Still, there remains a twinge of guilt – or the fear of guilt. Such that 18 years later, as I began writing this story, I sent Dan an e-mail, to ask if any new evidence had emerged to suggest cause.
"No, there's nothing you could do to reduce unequal crossing over,” he wrote back.
And what about the study last month that showed that paternal age is one of many factors that increase the risk of autism? Could age increase the risk of unequal crossing over in Ben’s syndrome?
There’s no evidence to suggest that, he said.
Of course D’Arcy wasn’t an older father at the time – he was 34.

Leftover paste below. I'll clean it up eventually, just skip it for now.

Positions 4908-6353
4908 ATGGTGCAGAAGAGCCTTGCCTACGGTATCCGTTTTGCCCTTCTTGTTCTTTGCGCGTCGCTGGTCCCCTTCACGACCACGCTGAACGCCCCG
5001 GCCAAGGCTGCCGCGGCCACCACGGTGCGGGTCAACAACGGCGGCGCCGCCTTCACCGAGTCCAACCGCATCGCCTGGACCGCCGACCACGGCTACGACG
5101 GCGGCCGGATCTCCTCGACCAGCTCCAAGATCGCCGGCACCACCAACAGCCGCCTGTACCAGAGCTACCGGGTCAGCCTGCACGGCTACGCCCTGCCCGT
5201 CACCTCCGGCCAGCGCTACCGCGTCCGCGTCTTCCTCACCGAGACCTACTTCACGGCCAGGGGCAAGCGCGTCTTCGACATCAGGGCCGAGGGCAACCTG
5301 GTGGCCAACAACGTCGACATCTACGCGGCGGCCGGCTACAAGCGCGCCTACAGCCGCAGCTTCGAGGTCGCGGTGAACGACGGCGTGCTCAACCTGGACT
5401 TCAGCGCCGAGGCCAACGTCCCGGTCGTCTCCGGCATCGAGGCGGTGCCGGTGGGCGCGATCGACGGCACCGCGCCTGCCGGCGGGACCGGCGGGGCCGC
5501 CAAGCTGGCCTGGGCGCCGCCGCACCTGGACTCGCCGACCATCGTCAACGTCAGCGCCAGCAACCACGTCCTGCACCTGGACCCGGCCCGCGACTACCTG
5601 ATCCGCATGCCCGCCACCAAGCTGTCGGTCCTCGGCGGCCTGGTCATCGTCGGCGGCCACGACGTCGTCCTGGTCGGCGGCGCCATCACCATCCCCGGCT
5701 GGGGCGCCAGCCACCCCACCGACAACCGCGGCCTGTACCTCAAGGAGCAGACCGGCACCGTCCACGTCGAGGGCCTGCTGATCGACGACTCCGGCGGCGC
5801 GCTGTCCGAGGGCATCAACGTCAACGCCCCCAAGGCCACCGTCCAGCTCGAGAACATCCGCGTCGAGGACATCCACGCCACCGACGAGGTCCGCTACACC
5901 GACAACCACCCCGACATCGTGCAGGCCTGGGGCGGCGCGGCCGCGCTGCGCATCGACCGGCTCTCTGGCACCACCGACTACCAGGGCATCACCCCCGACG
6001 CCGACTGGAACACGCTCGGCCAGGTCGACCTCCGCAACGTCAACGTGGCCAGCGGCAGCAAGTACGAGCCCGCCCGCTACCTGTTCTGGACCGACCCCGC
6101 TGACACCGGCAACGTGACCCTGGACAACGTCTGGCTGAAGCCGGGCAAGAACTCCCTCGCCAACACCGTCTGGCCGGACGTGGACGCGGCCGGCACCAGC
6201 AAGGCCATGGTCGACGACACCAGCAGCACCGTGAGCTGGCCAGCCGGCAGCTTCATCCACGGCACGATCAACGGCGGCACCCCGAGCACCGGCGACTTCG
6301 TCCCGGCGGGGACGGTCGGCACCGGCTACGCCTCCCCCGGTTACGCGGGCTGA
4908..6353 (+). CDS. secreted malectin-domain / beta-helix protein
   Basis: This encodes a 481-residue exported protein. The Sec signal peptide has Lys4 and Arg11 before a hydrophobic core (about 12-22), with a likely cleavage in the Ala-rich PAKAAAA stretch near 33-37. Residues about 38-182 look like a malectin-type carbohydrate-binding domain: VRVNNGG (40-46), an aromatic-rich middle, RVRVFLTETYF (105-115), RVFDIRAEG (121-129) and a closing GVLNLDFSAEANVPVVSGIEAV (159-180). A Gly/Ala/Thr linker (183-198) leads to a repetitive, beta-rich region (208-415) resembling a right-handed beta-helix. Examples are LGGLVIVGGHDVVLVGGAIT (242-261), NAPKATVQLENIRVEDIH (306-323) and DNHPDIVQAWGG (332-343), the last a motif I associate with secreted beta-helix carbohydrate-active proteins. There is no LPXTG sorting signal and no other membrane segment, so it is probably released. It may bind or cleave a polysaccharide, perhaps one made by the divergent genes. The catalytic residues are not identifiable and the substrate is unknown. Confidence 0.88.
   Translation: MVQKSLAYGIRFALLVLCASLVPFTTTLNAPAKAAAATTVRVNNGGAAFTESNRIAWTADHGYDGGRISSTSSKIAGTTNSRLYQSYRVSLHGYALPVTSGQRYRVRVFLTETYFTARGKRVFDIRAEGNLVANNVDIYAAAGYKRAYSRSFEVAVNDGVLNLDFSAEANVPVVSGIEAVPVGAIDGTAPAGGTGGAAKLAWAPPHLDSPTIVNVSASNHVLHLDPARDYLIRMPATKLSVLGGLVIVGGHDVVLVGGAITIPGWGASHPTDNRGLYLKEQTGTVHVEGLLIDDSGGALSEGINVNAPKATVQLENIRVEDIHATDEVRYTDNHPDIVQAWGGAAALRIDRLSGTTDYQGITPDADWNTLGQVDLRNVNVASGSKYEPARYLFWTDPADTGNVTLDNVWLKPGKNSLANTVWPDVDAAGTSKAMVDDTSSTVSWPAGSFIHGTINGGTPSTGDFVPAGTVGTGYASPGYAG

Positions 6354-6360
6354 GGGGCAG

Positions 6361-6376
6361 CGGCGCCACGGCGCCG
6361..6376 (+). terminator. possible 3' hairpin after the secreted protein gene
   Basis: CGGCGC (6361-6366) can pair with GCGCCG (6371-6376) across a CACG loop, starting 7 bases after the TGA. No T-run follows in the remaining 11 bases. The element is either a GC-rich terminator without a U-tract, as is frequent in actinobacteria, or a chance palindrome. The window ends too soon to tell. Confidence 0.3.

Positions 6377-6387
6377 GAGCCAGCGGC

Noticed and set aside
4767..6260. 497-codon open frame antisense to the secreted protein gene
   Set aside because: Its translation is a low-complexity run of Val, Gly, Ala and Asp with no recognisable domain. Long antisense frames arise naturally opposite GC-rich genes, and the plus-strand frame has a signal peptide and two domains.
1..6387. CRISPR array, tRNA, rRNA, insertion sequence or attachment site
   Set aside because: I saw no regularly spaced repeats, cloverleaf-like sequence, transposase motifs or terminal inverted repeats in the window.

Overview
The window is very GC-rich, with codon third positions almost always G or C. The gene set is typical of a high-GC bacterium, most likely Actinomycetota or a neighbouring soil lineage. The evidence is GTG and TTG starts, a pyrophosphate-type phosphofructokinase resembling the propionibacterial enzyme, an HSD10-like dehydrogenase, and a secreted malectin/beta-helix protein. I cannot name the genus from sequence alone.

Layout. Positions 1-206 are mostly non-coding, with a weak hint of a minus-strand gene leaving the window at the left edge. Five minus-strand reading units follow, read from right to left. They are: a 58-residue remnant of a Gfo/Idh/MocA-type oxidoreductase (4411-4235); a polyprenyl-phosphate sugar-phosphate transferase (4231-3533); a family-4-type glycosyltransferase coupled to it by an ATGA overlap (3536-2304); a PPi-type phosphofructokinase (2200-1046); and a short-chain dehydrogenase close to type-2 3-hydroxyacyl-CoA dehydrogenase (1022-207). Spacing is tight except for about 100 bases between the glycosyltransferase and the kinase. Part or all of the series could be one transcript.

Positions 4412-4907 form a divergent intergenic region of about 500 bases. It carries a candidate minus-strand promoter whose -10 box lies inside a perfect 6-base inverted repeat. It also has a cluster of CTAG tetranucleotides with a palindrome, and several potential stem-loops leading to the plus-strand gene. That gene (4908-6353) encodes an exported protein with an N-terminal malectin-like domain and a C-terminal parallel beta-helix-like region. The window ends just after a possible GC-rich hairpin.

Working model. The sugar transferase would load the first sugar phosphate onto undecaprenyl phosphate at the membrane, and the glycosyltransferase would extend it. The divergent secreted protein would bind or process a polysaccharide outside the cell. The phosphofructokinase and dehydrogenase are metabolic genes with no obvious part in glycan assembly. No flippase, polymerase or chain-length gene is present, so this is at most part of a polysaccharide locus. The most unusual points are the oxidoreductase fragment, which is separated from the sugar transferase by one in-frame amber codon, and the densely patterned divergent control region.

Do you see how circuitous these ‘why’ searches become?
I can remember conversations D'Arcy and I had early on, where I would repeatedly recount what the MotherRisk clinic had told me about Prozac. "Three per cent of all babies are born with birth defects, and studies show that Prozac does not increase that risk."
"I told them if there was an increased risk, I wouldn't get pregnant!" I said.
"But all the doctors said the genetic syndrome has nothing to do with the Prozac!" D'Arcy said.
And around and around we went.
For many parents, the hunt for an answer doesn't end with eliminating physical things we did (or didn't do) that could have caused the disability.
When I finally recognized that my son’s syndrome was a chance error during conception I was still left with "why" – but on a larger level. And in some ways, that was a harder one to deal with.